The social statements formed by our church (the Evangelical Lutheran Church in America - ELCA) do not bind members to a particular position, but rather address members in their Christian freedom.
The statements are often developed from the ground up, through congregations and regional synod assemblies proposing positions to the larger ELCA Churchwide Assembly. After research, comment and careful theological review, statements are presented as a framework for our members to use in making decisions related to their personal lives and their lives in our church. In addition, the statements themselves have some fluidity and are subject to further revision in light of the tenor of the times, society and interpretation.
Abortion: Human beings have intrinsic value and dignity. We live in community, with responsibility and accountability to God, self, and others. Women, faced with unintended pregnancies, are called to be good stewards of life by making responsible decisions in light of these relationships. Women and men share equally in the responsibility and accountability for procreation, although it is women who are most intimately affected by decisions about abortion. The number of induced abortions is a source of deep concern to the church and we mourn the loss of life that God has created. The strong Christian presumption is to preserve and protect life. Abortion ought to be an option only of last resort. Therefore, as a church we seek to reduce the need to turn to abortion as the answer to unintended pregnancies.
Death Penalty: Our church recognizes the need to protect society from people who endanger that society: removing offenders from the general population, placing them in a secure facility, and denying them the possibility of committing further crime. Our challenge is to incapacitate offenders in a manner that limits violence, and holds open the possibility of conversion and restoration. Capital punishment focuses on retribution, sometimes reflecting a spirit of vengeance. Executions do not restore a broken society and can actually work counter to restoration. As a result, our church opposes capital punishment, as it is inconsistent with that restorative goal.
Divorce: The church should be a community of care and hope for those who divorce, rather than blaming, ostracizing, or being indifferent to their needs. Regrettably, some marriages end in divorce. However, continuing some marriages may be destructive and abusive to those involved. Remarriage can be an opportunity to use wisdom gained from the past to create a new relationship of loving commitment and joy.
Living Wills: A Christian perspective mandates respect for each person, such respect includes giving due recognition to each person's carefully considered preferences regarding medical treatment decisions. Although our church opposes doctor assisted suicides, we support the right of patients who, with the advice and counsel of their family, friends, pastor and doctor, plan for all eventualities of being on artificial life-support.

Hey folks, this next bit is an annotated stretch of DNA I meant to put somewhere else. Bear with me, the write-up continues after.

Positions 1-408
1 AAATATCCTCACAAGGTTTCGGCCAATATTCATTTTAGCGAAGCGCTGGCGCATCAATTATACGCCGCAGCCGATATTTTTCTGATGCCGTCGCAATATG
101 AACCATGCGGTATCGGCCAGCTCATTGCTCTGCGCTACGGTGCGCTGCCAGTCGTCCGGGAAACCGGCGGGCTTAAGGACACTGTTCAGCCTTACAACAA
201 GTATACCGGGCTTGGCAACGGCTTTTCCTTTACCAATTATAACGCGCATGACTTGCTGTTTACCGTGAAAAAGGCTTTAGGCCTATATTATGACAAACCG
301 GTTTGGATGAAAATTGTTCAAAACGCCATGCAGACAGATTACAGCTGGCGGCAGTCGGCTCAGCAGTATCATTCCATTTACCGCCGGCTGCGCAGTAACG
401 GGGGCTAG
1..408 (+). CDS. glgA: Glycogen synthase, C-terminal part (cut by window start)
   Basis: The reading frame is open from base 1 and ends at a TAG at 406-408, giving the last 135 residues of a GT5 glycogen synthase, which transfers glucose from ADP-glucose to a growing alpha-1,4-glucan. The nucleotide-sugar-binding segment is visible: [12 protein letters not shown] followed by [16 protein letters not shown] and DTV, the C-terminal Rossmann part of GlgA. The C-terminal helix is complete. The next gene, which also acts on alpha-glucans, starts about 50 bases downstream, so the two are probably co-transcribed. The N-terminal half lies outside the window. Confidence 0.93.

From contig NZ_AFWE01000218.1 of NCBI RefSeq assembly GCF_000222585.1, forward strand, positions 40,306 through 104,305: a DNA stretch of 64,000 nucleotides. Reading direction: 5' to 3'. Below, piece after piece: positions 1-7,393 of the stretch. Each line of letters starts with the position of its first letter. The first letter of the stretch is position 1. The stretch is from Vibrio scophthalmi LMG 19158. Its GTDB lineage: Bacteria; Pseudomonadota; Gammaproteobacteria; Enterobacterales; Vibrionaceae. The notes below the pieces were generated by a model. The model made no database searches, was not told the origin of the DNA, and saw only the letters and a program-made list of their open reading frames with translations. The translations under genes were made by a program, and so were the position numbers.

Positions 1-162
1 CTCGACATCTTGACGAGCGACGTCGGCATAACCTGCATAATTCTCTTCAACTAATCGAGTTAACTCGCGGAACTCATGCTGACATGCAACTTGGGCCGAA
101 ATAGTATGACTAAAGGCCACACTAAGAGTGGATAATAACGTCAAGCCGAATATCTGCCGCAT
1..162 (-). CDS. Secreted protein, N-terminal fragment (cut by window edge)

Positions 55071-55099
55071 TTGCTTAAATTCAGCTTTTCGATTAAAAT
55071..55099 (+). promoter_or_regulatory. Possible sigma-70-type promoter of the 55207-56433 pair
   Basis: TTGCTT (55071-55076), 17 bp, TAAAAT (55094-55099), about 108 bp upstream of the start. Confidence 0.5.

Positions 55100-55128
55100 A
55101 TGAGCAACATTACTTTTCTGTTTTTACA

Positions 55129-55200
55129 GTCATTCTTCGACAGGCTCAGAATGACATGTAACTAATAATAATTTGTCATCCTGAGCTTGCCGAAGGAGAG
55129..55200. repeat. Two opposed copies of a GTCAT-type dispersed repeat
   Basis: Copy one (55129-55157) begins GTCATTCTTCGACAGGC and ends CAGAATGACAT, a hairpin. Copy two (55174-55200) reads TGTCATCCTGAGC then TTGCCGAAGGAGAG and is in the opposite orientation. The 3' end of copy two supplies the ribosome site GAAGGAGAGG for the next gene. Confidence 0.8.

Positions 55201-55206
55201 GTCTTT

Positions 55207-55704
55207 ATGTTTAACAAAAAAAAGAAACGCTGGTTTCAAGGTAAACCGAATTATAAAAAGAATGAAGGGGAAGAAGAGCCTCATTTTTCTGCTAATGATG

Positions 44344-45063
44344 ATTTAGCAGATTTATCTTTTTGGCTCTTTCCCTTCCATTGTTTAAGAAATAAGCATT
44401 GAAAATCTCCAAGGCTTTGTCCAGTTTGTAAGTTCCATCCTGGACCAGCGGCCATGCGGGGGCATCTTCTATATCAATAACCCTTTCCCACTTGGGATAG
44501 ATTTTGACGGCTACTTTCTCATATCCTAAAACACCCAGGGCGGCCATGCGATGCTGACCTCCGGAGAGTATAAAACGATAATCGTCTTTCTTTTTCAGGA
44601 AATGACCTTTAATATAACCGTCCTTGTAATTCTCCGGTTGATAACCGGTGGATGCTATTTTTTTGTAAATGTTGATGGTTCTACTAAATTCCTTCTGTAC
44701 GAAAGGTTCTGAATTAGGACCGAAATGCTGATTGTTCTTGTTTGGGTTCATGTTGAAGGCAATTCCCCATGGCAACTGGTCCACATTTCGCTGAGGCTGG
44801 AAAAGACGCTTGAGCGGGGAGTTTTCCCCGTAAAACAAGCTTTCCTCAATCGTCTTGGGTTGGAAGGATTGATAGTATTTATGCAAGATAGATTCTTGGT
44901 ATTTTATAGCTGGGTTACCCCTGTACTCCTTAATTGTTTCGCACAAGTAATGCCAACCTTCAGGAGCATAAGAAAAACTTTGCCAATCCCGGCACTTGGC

Sex: Marriage is the appropriate context for sexual intercourse. Although the goodness of sexual intercourse goes beyond its procreative purpose, whenever it occurs apart from the intent to conceive, the use of contraceptives is the responsibility of the man and of the woman. Sex education should be provided in the context of the Christian faith. Such education, beginning in the elementary years, needs to emphasize values such as responsibility, mutuality, and abstinence from sexual intercourse outside of marriage. Parents should also be prepared to teach sexual responsibility to their children in the home.
Sexuality: Human sexuality was created for the purposes of expressing love and generating life, for mutual companionship and pleasure. Because human sexuality is a powerful, primal force in personal and communal life, both church and society seek to give some order to sexual expectations and expression. Christians are called to: respect the integrity and dignity of all persons, whatever their age, gender, sexual orientation, or marital status; discern and provide guidance for what it means to live responsibly as sexual beings; support through prayer and counsel those facing questions about their sexuality; and heal those who have been abused or violated, or whose relationships are broken.
Sexuality & the Clergy: Married pastors are expected to be faithful to their spouses. Gay men and lesbian women are welcome to serve as pastors in our church. At ELCA's August 2009 Churchwide Assembly, several resolutions were approved, which effectively recognized that gay individuals in life-long, monogamous, same gender relationships, could serve as professional leaders, including pastors, in the church and in congregations. It also allowed for congregations to hold public recognition ceremonies and marriages for gay individuals entering into life-long, same gender relationships.